by Billy Lombardo (Overlook, 2010)
The last couple of titles I’ve blogged about have father and son issues (Steinbrenner and Home, Away). So, with Father’s Day coming up, I figured I complete the trifecta.
The great love of Henry Granville’s life is baseball. It is a time-honored tradition he knows he will pass on to his son, Danny over the objections of his wife, Lori.
This is where the things almost immediately bog down. Lombardo is a gifted storyteller; his words evoke all the imagery he intends, but he intends too much. We get that Danny’s mother doesn’t want Henry to push him, but we know that Henry will continue to do just that — albeit it not like Jimmy Piersall’s dad in the movie version of Fear Strikes Out — and that this will create discord that may or may not destroy the family unit. Henry sees great things for his son even before the infant takes his first steps. And when the little lad shows an unprecedented ambidextrous talent, we have a combination of Roy Hobbs, Mickey Mantle, and Shoeless Joe from Hannibal, Mo. A superman of the diamond.
The novel proceeds through Danny’s little league years, where he is, of course, miles beyond his contemporaries, as dad struggles to keep secret the fact that the boy is blessed with the right-handed talent of a Tom Seaver and the lefty skills of a Sandy Koufax. Why this has to be kept a secret is never wholly explained, other than the fact the he doesn’t want Danny to be scrutinized as an oddity. (The story is set in the 1980s and ’90s, predating the Major League debut of Pat Venditte; Granville is much better).
Henry and Danny are co-conspirators; they hone his skills in such a way that no pitch is wasted, allowing him to work on a strict pitch count that will one day permit him to work twice as often as the standard “one-arm” hurler.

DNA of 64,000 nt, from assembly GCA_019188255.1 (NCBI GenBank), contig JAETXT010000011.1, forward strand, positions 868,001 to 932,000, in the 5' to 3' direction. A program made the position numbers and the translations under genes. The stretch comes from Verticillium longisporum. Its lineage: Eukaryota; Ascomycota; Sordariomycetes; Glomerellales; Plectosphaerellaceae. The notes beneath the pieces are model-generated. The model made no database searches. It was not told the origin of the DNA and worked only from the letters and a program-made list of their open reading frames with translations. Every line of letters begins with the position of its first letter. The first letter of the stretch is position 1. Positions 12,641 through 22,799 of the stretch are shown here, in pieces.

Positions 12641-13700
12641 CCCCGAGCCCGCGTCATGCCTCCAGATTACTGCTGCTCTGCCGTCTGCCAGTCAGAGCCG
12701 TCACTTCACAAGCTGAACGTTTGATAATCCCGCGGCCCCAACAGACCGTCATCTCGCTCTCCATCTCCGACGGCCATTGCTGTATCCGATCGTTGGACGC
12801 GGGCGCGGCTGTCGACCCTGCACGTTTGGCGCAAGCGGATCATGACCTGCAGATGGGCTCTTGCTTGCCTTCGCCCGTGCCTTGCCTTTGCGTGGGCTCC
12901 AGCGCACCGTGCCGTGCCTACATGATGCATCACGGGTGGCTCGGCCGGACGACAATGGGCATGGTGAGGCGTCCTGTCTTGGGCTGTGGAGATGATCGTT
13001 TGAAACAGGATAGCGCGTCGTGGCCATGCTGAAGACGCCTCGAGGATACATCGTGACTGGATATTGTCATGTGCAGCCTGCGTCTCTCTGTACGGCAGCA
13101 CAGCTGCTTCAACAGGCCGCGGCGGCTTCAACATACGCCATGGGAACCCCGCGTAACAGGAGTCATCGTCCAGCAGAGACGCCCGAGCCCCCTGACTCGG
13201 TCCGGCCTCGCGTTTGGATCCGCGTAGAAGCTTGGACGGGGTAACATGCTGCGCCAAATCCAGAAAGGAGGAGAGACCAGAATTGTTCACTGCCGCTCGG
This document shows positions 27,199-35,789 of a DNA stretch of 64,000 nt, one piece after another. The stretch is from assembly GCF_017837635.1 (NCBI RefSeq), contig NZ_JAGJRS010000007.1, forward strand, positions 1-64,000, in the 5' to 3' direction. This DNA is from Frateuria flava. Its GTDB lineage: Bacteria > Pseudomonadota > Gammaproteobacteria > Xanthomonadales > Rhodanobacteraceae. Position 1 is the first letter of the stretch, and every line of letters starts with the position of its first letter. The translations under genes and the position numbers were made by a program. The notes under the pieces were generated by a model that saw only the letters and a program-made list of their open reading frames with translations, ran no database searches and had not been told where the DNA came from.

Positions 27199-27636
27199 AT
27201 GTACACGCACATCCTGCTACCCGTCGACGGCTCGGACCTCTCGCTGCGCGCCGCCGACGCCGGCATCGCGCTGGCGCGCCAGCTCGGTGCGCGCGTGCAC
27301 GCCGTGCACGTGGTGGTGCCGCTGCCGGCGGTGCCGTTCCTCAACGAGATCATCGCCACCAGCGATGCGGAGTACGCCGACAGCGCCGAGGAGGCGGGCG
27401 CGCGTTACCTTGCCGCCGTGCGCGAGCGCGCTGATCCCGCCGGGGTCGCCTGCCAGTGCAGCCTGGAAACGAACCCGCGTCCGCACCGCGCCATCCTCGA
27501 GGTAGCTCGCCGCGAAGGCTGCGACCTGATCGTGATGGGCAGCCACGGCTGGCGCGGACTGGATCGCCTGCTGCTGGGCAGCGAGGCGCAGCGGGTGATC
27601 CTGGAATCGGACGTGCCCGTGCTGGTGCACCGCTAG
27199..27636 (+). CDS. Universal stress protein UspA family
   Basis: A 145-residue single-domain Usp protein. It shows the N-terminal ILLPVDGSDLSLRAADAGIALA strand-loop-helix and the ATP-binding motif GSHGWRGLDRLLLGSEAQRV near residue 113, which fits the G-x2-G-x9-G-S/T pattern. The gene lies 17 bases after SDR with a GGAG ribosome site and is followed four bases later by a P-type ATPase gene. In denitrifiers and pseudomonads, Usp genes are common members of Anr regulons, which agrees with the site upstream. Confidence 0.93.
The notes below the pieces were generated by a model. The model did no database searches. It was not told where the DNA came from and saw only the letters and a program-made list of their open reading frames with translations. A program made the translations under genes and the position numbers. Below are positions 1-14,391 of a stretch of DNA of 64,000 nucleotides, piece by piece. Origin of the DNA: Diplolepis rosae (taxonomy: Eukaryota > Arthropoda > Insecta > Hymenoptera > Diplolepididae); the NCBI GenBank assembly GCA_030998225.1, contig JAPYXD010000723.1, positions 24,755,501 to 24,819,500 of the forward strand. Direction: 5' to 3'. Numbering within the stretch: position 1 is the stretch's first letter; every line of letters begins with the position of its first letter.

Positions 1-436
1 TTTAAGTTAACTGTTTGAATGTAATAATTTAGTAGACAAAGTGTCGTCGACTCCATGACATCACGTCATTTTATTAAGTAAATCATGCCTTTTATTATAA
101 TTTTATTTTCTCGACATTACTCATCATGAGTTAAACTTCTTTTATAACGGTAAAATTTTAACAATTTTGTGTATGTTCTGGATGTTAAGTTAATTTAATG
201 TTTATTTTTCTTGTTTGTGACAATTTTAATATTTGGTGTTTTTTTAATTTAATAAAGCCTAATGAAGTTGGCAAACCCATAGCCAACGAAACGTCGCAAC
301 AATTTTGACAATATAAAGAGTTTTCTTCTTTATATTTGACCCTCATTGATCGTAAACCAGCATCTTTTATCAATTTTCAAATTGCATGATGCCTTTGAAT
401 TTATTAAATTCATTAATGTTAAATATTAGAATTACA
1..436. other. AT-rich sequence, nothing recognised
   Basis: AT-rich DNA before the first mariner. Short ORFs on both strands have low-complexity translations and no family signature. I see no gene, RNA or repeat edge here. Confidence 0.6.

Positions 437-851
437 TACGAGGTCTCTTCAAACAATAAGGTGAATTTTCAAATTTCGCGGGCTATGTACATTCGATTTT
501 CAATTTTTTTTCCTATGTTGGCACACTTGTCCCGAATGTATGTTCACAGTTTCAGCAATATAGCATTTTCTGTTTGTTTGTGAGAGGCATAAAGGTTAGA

In addition to his prowess on the mound, Danny is skilled as an artist and as a high school student meets and ultimately falls in love with the college-aged art teacher who moves into the family duplex.
Lombardo offers little suspense when he draws out his scenes; the reader can pretty much guess what will happen, so the added descriptions do little to advance the story. I kept waiting for some dire accident, some shoe to drop that would turn this into a tragedy (the introduction of an additional superior skill added to that tantalizing feeling). But for most of the book, Danny’s career goes according to plan. He zips through the minors and winds up on the family’s favorite major league team, winning twice as many games because of his unique skills. Did I say wins? Dominates! Multiple strikeouts, minimal pitch count, no-hitters, perfect games.Things are going fine until a “Max Mercy” type (see Malamud’s The Natural) threatens the karma.
One particularly troubling episode for me comes during Danny’s inevitable start in the All-Star game. Suffice it to say, the exposition of what transpires as set forth by the Howard Cosell-like broadcaster is almost insulting to the fan reading the book. (I suppose allowances have to be made to those who don’t have a basic understanding of the game, although with so much nuance about “inner baseball” — which remains the main theme — I don’t know who else would be tempted to pick up the book.)
All along the way, you wait for that one misstep, that one event that will derail Danny. And, of course, it does come, but not quite with the results one might expect.
The Man with Two Arms rushes to its conclusion, as if the author realized time was expiring and he had to wrap things up. As such it’s a hasty end, and, to me at least, not very satisfying.
I’ve read other reviews on this anticipated title. I wonder who wrote them; that is, whether they were looking at it as a baseball novel or something broader. They compare Lombardo with Malamud and Kinsella. Perhaps more of the latter, since there’s a good deal of fantasy here that requires the reader to suspend disbelief.